This could certainly apply to either out-of-home or digital out-of-home, and while in this case it was OOH, we thought it was a fun demonstration of the strength of advertising on the medium.
A recent OOH ad campaign asking consumers to choose the next face to be added to Mount Rushmore demonstrated the power of OOH to drive social and mobile interaction. The Rushmore Vote campaign, a test campaign sponsored by the Outdoor Advertising Association of America went viral, generating online responses from consumers in every U.S. state – and nearly two-thirds of those who visited the polling website lived outside the four targeted markets.
The campaign placed 164 billboard and bus shelter ads in Cincinnati, Sacramento, San Antonio, and Phoenix. Consumers were asked to vote online for the new face on Mount Rushmore: either George W. Bush or Barack Obama.
When visitors to the website were asked where they learned about the poll, 75% credited roadside billboards or bus shelters.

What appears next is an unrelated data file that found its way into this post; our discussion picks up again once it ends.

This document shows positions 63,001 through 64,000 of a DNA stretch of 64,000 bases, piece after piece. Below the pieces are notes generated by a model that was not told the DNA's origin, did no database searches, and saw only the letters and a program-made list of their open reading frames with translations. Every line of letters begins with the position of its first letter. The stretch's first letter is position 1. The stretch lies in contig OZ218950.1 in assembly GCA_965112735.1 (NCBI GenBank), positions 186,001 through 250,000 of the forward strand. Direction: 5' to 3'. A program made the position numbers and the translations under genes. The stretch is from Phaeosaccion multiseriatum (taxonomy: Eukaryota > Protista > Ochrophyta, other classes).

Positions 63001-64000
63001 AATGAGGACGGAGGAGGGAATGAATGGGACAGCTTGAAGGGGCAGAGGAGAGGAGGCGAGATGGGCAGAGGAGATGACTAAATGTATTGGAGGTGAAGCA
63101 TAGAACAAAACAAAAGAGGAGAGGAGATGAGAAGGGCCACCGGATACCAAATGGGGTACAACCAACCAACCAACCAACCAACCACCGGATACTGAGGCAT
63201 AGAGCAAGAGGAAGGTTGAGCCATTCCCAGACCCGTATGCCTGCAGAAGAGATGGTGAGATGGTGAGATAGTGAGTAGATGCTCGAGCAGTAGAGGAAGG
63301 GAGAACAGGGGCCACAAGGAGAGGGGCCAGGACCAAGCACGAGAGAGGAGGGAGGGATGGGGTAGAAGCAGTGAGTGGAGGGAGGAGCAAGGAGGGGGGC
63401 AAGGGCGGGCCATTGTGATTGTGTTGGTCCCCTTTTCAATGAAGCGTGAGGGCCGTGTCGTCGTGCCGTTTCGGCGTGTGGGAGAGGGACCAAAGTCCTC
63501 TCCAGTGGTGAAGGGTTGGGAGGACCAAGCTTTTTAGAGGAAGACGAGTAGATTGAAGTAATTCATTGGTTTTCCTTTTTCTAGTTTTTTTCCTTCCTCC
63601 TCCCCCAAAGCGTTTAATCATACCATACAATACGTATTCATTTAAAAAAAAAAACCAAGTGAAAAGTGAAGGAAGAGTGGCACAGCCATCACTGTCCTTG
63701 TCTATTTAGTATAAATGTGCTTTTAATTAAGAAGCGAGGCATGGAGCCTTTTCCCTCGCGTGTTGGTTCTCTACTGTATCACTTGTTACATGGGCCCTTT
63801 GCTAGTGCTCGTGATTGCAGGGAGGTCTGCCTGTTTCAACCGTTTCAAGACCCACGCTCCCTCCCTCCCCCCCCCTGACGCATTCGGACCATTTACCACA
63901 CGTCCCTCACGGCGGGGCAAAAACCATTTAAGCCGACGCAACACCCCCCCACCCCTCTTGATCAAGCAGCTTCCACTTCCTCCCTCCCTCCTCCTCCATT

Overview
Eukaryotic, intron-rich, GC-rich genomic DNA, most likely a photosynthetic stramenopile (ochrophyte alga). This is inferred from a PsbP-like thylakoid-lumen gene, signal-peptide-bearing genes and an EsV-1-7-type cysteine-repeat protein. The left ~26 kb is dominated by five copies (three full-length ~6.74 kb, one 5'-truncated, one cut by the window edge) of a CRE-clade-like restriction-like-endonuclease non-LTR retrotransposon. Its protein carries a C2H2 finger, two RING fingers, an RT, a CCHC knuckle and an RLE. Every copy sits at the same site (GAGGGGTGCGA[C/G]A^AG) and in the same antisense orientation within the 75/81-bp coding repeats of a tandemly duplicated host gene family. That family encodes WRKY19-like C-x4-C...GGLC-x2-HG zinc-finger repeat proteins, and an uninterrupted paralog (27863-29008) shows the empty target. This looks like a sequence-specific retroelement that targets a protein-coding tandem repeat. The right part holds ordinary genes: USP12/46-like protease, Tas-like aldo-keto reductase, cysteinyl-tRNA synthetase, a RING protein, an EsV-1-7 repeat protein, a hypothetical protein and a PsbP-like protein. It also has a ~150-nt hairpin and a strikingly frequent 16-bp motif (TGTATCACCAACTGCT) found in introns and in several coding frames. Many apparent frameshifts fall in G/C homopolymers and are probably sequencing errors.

“This relatively small OOH campaign drove online traffic from across the country,” says Nancy Fletcher, OAAA president and CEO. “Even those who learned about the campaign online were aware it originated on OOH ads, painting a clear picture of the medium’s role in today’s evolving interactive landscape.”
An analysis of the campaign by media and marketing research firm Arbitron also found 57% visitors to the voting site used a mobile or tablet browser to access the site. This finding underscores the relationship between OOH and mobile devices, making a solid case for direct response marketing.
Over one-third (37%) of referral traffic across all markets came from social networks. Among the traffic, Facebook was the leader at 79%. The four-week campaign generated 17,681 user sessions with 15,679 unique visitors.
Voters overwhelming agreed Mount Rushmore is fine the way it is, with 69% indicating neither George W. Bush (11% of the vote) nor Barack Obama (20% of the vote) should be added.